Source: Based on Frank Schimmelfennig, Good Governance and Differentiated Integration: Graded Membership in the European Union. European Journal of Political Research 55: 4, 2016, 789-810.

Grades of membership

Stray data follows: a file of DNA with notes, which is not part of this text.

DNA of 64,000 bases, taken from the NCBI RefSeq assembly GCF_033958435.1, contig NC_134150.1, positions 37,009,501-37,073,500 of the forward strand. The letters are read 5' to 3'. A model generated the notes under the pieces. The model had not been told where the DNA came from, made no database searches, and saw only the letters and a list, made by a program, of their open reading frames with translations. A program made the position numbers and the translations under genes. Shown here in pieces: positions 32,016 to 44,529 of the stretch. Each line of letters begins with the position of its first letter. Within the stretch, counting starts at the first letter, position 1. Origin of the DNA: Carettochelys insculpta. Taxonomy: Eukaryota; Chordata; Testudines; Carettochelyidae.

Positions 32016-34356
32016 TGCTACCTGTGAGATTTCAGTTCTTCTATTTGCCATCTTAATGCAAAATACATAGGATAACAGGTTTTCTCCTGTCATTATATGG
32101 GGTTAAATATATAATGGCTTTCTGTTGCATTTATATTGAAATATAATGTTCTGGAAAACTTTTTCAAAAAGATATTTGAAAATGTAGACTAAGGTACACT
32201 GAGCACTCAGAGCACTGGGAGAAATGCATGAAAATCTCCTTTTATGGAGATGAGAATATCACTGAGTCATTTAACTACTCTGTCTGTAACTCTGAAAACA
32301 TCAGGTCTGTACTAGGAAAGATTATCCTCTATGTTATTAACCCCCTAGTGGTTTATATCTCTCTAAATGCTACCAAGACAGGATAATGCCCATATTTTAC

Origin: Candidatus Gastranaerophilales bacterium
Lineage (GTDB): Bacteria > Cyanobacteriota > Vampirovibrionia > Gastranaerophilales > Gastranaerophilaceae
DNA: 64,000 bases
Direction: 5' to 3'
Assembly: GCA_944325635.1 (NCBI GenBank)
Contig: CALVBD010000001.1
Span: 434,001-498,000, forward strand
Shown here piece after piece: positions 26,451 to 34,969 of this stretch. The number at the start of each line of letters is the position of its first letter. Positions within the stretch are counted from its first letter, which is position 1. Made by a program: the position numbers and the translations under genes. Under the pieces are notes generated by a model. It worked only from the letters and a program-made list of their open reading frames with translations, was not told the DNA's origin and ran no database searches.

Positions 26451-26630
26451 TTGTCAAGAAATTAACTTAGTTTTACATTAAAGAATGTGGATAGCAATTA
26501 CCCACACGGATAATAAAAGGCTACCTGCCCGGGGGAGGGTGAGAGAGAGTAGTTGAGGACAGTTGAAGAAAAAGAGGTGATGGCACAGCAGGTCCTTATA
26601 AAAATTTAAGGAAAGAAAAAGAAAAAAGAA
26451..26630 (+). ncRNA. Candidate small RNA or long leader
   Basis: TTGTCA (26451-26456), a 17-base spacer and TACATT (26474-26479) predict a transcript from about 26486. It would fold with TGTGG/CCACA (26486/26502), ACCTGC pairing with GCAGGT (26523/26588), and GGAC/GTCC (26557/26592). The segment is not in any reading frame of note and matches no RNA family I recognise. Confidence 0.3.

Most maps of the European Union only distinguish between member and nonmember states – a blue mass in the heart of the continent surrounded by white space and a few white spots like the micro-states, Switzerland, and the Kaliningrad area in between. But Europe is much more colorful. Differentiated membership in the EU and its policy regimes comes in a variety of grades – both for formal members and formal nonmembers. Each color in the map represents a different grade of membership. There is still a blue mass – the core of member states participating in all integrated policy regimes of the EU at the highest level. Some member states – such as the non-euro area countries – do not belong to the core, whereas all nonmember states have some kind of association with the EU. The UK is about to give up its differentiated integration within the EU and replace it with some form of differentiated integration outside the EU.

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